Thank you for posting. I didn’t really pay much attention to the star and padlock icon when I did the testing for this post, but I think the star means “Trusted” and the padlock means “Connected.”

    • David Roberts Reply

      I used the 6.95.2 beta version of OpenELEC, which is now the stable 7.0 version. Their website says it uses Kodi 16.1 final.

  2. Sudara Madushan Fernando Reply

    Is there any way for me to play media on my phone to Kodi through Bluetooth? I am looking for a completely opposite method that you have given above. I want Kodi to act as Bluetooth headphone for my phone

    • David Roberts Reply

      As far as I know, OpenELEC can only work as an audio source. It can’t act as an audio sink.

  3. Wayl Reply

    Hi great article! But my audio on raspberry pi trough bluetooth doesnt sync with video. Did you experience the same?

    • David Roberts Reply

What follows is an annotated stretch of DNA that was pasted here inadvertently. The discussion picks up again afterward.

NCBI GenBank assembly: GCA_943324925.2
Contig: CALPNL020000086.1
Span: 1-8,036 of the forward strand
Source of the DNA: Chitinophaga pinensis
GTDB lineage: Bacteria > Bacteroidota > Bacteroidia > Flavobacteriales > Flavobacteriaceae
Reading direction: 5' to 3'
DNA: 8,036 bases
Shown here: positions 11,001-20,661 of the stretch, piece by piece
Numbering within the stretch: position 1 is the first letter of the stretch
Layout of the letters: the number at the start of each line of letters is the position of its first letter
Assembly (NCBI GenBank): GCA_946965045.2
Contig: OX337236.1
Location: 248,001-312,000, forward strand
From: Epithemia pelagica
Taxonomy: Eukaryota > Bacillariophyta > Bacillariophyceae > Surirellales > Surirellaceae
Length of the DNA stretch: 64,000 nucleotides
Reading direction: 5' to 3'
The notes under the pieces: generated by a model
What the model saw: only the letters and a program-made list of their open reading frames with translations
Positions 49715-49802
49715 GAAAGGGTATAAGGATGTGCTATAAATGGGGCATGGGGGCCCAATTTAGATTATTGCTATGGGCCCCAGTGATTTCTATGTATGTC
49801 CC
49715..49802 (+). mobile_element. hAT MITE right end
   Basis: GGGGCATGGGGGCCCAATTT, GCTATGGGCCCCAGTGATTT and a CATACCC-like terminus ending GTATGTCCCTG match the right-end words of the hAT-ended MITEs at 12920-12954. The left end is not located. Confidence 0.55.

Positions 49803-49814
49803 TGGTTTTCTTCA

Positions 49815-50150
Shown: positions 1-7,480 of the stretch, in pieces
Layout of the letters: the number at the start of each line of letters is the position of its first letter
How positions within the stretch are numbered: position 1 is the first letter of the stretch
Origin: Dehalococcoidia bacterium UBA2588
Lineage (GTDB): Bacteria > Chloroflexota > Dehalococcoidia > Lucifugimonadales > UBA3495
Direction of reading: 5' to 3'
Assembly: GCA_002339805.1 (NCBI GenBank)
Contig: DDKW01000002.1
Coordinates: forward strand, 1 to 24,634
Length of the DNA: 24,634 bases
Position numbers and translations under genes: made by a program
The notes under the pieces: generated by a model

I didn’t test with video, just audio. Sync issues can happen because the processor is prioritizing video processing and so the Bluetooth processing lags behind. Due to the limited processing capacity available on a Pi, this is not unexpected. Another big cause of lag can be radio interference around the area of the adapter that causes the Pi to have to resend Bluetooth signals that were corrupted by interference. If the lag becomes less when the headphones or speaker is right next to adapter, then probably interference was the issue. Otherwise, it may be that the Pi just can’t handle the load of processing the video. Using a lower video resolution may help.

  4. Lionel Reply

    Hi guys. Thanx for the post. I am trying to set up my pi3 with my LG sound either over wifi or Bluetooth. I am able to detect all the speakers and so on but when I try and pair it tells me that the software aborted connection… any suggestions please

    • David Roberts Reply

      Hi Lionel, I never tested with LG sound so I’m not sure what is going on. Could you give the model number of the LG sound system?

      • Lionel Reply

        Hi David.
        I am currently using the LG HS7 sound bar with LG music flow H5 as rear speakers.
        I have tried to download openelec 7 but for some reason cant get it to boot on the pi3.